There are upcoming support group meetings in Alice Springs.

PARKINSONS SUPPORT GROUP:

You’re invited to come along to meet others with Parkinson’s Disease, caring for people with PD or an interest in Parkinson’s. Come along for talks on Parkinson’s medications by a Pharmacist and an Intern Pharmacist, plus a question & answer session. Contact Disability Advocacy Service for more information on 08 8953 1422.

NEXT MEETING:
Date: Thursday 28 February 2019
Time: 6:00pm – 8:00pm
Location: Gillen Club Board Room – 57 Milner Road, Alice Springs
Meeting Flyer: Parkinsons Support Group Meeting 28 Feb 2019

Supported by Disability Advocacy Service Inc.

 

VISION IMPAIRED SUPPORT:

The first Vision Impaired Support Meeting occurred on Friday, 15 February 2019.  If you were interested but couldn’t make it, feel free to contact Carol on 08 8952 3362 or DAS office on 08 8953 1422 for further information.

This is an inaugural get together to assess the needs of Centralians with vision impairment. This could include information about access to services and resources, identifying common needs and how they might be addressed. In future meetings there could be guest speakers, knowledge sharing and general support. We would appreciate hearing from anyone prepared to volunteer their time to assist with transport. For further information, please call Carol on 08 8952 3362 or DAS office on 08 8953 1422.

FIRST MEETING:

Date: 15 February 2019
Time: 10:30 AM
Location: Disability Advocacy Service Office – 4 / 54 Reg Harris Lane, Alice Springs
Meeting Flyer: Vision Impaired Support Meeting 15 Feb 2019
Supported by Disability Advocacy Service Inc.

 

 

New Kid on the Block

Published in Centralian Advocate Newspaper
29 January 2019

By Annie Ernst, DAS Advocate

There’s a new kid on the block to support people in Alice Springs with movement disorders – the Parkinson’s Disease Support Group. This group is for anyone with Parkinson’s Disease, and people who care for someone with, or have an interest in Parkinson’s.
The Parkinson’s Support Group’s first meeting is on Thursday 31 January, from 6pm – 8pm in the Boardroom at the Gillen Club on Milner Road. The theme of this meeting will be ‘sharing’, so bring along an idea, strategy or item that has helped you (or someone you know) with some aspect of Parkinson’s. If you can’t think of something that you would like to share, you can still come along to listen and meet others.
If transport is an issue, or there are other barriers to you attending the meeting, but you would like to come, please contact the Disability Advocacy Service on 8953 1422. And please get in touch if you would like more information about any aspect of the group or its meetings.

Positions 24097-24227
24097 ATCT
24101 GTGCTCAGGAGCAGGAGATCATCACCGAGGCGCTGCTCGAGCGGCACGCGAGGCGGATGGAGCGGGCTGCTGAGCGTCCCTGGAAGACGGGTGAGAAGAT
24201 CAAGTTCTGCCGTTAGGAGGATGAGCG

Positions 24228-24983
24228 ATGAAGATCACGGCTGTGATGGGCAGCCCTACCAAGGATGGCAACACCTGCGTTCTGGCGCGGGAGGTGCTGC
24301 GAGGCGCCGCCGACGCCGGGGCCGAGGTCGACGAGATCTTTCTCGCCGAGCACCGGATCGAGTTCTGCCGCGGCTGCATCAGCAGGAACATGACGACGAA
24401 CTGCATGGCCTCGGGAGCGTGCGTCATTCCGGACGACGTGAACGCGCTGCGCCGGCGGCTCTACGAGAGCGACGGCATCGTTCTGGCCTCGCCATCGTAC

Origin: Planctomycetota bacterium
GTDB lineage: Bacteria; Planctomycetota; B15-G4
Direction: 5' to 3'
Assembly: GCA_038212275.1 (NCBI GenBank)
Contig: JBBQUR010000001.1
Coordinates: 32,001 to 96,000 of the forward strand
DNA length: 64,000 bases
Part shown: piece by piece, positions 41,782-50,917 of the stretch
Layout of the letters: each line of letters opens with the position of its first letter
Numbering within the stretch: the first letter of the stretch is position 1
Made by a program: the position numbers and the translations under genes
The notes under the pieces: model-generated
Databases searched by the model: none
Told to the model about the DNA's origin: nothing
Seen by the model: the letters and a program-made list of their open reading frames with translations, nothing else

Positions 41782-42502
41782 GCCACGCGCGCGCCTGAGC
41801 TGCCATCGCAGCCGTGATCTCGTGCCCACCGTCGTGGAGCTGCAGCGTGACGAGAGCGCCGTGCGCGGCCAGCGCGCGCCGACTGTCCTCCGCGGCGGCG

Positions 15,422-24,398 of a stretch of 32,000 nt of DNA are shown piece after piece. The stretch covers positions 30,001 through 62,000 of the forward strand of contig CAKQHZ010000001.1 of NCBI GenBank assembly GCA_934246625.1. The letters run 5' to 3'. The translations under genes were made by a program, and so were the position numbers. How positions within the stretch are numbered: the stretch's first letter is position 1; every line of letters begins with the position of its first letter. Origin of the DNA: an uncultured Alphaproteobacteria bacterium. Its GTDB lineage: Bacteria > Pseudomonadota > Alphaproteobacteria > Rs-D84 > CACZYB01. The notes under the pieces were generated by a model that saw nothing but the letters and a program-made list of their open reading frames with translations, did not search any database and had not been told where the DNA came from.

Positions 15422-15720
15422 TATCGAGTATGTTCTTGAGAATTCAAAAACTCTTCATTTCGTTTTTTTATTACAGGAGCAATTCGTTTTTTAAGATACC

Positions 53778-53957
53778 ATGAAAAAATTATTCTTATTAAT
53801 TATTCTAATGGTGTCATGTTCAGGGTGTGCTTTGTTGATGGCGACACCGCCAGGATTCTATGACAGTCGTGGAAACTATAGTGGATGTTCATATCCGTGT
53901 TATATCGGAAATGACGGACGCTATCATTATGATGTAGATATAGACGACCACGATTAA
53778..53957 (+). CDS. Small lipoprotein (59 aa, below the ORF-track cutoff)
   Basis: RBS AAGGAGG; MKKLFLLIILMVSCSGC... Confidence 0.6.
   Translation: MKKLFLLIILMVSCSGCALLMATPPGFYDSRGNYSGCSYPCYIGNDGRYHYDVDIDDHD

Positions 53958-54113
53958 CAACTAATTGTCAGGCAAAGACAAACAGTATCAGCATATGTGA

The February meeting will be held on Thursday 28 February, from 6pm – 8pm at the Gillen Club, and will have a pharmacist as a guest speaker to address concerns and questions about managing medications. If you would like the pharmacist to answer a question or address an issue, please send your enquiries through to Annie Ernst, Disability Advocate at [email protected] at any time up until 28 February, and these will be passed on to the pharmacist before the meeting. If you come along to the meeting you will also be able to ask questions directly.
Planning for the group’s meetings and activities in the next six months is currently underway and it’s shaping up to be an exciting year! The Disability Advocacy Service encourages anyone who would like to be involved in planning meetings and activities for the second half of the year (even a single meeting) to get in touch.
Upcoming activities for 2019 include a speech therapist who will talk about communication (and do some ‘Yell Well’ with the group) in March, and there will be special activities and promotions for Parkinson’s Disease Awareness month in April. There are also plans to have occupational therapists address the group, as well as a visit by specialists from Parkinson’s SA (which is now supporting the NT with a name change reflecting this to occur in the future). Parkinson’s SA will video their seminars throughout the year (16 seminars in total) and make these available for the group.
The Parkinson’s Disease Support Group is a valuable opportunity for you to find and share peer support with others, and a great chance to socialise and connect with the Parkinson’s community!
Tune in to local Alice Springs ABC radio (783AM) on Tuesday 29 January, soon after 10am, to hear an interview about the Parkinson’s Support Group, and don’t forget to contact the Disability Advocacy Service on 8953 1422 for more information. Hope to see you soon!

Post by Annie Ernst, DAS Advocate

Parkinson’s Support Group Meeting